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Forged vs Cast Irons – What’s The Difference Anyway?

March 2018

Golf clubs are manufactured using different methods and when it comes to irons and wedges you will often hear about them either being cast or forged during their manufacturing process.

This has to do with how the metal is treated during the process and has a significant effect on the feel of the club and in many instances the quality too.

Casting and forging are processes used to manufacture many different metal products and not just golf clubs, hence why you get cast iron pots and forged knives.

They are just different ways of creating metal objects.

Cast vs. Forged Golf Clubs

Cast Clubs

Casting is the process of heating metal into a molten state and pouring it into a mould where it cools and solidifies into a certain shape.

This process is much more cost effective than forging as you can produce mass quantities of an iron or wedge in the case of golf using just one mould.

It also means you can create alloys, which is a mixture of metals that will determine the density, feel and weight of the object you are casting.

Cast irons and wedges are generally harder in feel than a forged club, however, certain brands such as PING have always produced cast irons, with the odd forged club here and there. The company has managed to develop a casting system that produces softer feeling clubs than normal, which is also how the brand managed to produce the first cavity iron in golf in the 1960’s.

It was PING that basically changed the way irons and wedges were produced and even its latest iBlades and i200 irons are cast, yet offer the same smooth feel as a forged iron. Other examples of popular cast irons include TaylorMade M3 and M4, Callaway Epic and Rogue, Cobra F8 and F-Max and Titleist 718 AP1 and AP3.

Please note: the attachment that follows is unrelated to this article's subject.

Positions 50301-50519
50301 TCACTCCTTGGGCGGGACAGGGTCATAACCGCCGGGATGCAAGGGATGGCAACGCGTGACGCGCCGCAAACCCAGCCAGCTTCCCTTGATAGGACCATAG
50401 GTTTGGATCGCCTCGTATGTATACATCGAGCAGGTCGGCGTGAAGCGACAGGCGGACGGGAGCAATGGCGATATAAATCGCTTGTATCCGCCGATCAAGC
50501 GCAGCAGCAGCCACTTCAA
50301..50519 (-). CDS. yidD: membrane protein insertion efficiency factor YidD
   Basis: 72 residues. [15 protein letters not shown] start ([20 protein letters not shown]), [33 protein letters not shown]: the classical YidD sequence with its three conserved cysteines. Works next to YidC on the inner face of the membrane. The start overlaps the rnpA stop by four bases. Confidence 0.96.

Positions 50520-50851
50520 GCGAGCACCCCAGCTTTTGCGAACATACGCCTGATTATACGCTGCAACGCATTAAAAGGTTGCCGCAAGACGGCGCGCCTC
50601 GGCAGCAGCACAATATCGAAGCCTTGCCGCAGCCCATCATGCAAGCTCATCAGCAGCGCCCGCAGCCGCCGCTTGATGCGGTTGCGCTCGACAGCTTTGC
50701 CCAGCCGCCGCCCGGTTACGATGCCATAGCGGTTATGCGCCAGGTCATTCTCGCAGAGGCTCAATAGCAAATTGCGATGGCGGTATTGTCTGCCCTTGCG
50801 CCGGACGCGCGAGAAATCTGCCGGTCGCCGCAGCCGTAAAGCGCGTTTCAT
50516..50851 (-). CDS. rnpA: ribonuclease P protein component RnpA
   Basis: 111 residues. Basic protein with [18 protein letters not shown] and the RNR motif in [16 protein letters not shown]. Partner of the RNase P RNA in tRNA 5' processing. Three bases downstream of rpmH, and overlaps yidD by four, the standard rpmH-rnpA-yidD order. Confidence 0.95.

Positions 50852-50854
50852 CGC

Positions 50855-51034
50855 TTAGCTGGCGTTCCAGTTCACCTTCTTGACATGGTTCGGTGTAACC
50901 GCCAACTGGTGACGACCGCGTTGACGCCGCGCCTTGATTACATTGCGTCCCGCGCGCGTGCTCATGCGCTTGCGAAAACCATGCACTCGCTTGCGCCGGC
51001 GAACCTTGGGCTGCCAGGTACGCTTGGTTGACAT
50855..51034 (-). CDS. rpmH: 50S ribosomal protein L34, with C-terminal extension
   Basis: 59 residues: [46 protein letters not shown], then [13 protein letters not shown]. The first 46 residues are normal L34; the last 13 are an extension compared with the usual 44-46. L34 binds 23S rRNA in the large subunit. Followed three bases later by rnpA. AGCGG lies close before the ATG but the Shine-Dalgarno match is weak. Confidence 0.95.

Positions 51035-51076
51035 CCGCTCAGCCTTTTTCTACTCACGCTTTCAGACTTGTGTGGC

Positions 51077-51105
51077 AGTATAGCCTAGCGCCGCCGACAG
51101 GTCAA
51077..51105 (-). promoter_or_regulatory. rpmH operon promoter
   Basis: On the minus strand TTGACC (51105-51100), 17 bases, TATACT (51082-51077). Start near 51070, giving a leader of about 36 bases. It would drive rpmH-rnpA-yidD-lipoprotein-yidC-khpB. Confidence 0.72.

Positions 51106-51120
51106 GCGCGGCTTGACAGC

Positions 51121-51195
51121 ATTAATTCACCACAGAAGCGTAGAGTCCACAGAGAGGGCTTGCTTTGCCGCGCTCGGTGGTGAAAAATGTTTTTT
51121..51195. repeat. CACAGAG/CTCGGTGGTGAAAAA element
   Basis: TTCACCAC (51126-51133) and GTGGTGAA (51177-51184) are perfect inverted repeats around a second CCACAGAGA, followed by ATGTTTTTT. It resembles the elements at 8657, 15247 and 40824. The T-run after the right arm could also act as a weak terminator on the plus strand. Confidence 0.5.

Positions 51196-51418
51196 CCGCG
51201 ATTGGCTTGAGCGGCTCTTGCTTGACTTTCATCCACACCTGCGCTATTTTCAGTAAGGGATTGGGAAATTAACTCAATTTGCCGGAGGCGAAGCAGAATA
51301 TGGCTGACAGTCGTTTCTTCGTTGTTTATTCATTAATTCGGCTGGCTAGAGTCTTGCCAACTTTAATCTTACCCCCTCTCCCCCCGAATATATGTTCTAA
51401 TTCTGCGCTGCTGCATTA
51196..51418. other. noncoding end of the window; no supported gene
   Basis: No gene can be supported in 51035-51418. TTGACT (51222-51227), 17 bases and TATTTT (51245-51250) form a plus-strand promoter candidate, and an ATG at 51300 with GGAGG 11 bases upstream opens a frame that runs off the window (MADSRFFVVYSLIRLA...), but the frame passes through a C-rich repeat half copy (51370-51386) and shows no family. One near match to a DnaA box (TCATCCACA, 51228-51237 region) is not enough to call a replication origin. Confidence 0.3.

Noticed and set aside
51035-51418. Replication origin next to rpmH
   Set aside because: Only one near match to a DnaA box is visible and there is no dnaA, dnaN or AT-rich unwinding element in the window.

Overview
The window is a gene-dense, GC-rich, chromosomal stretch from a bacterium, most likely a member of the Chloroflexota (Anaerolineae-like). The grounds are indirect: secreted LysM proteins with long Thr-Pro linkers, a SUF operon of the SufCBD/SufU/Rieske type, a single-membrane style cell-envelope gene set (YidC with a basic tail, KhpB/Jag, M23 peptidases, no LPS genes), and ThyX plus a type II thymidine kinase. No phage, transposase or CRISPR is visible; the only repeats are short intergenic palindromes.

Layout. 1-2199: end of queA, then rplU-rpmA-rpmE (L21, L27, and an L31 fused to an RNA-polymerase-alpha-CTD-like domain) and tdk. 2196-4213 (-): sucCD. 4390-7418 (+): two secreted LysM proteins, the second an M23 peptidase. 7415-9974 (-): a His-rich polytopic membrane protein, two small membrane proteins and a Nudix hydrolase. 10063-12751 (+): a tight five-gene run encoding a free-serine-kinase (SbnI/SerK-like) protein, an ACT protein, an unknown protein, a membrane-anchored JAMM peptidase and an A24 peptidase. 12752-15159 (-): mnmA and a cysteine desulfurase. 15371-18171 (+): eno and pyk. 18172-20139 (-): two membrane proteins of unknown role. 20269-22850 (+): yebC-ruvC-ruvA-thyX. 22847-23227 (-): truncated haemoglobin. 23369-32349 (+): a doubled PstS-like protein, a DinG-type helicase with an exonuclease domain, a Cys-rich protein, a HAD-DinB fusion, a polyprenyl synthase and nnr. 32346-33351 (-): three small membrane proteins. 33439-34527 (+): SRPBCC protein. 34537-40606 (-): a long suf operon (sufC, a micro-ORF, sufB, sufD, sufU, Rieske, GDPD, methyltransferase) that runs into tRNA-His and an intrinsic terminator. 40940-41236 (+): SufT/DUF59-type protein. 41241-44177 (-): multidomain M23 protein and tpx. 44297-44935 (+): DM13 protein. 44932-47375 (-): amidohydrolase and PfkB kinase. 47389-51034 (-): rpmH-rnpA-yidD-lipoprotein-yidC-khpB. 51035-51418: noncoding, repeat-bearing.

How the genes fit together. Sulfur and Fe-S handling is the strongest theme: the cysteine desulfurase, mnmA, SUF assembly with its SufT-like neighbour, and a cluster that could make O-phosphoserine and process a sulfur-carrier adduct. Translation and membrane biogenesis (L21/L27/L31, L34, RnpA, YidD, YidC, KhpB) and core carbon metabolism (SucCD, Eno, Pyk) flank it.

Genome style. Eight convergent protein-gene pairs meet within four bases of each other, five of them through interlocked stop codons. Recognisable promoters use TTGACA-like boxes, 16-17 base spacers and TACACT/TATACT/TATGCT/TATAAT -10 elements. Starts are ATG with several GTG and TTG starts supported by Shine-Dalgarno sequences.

Forged Clubs

The forging process sees a solid piece or billet of metal manipulated using thermal and mechanical forces to change the shape of the metal in its solid form.

In the instance of a forged knife or sword, a metal sheet is folded and flattened several times to produce a thin blade that is stronger and can be made sharper. You can see the grains on these blades where the metal was folded.

Forged irons and wedges are also made using moulds, however it is not molten metal poured into them to create the clubhead. Instead a solid billet of metal is compressed in the mould into the shape of the clubhead and is then cleaned up by hand to produce a more premium handcrafted finish.

The metal used for forged clubs is a soft carbon form of metal with the softer and premium metals costing more.

When it comes to which golf club brands produce the best forged irons it is often Mizuno that comes up trumps. Even in a survey conducted with tour professionals where the question of which iron brand they would use if they weren’t sponsored was asked, it was Mizuno that came out tops.

This is largely to do with unique process Mizuno uses to forge its irons. This is known as the Grain Flow Forging process. The current MP-18 range and the JPX-900 Forged and Tour irons are incredibly popular due to their soft feel and premium finish.

In the JPX-900 irons Mizuno has even managed to incorporate other metals into the forging process to strengthen the material and allow for improved designs to make the clubs more forgiving.

Many brands such as Titleist have managed to create multi-material irons that incorporate forged metal into the clubhead. The AP2 irons are a great example of this and are known to be some of the softest feeling irons on the market.

Cobra Golf’s forged irons are also incredibly soft thanks to the type of carbon the brand uses to forge its irons.

Should I Choose Forged or Cast Irons?

With advancements in technology forged irons have become much more popular and easy to produce even in game improvement clubhead designs, but the higher price is often a factor when selecting between cast and forged irons.

Cast irons have also evolved tremendously and produce their own performance characteristics that often give more distance and forgiveness.

This leaves the decision to you as to what you seek more when it comes to performance and feel as to whether you go for forged or cast irons and wedges.

About the author 

Jason Mylroie

Been hooked on golf since I was 12 and lived on a golf estate while at school. Began to work in Golf Industry during university and spent a year on the Sunshine Tour as a media operator. Subsequently became deputy editor of Compleat Golfer in South Africa for 5 years, specializing in equipment and travel reviews. After that I became a consultant to a major golf chain, testing and reviewing all equipment. Also a Callaway custom fitter and play off a 2 handicap when actually getting the chance to play!

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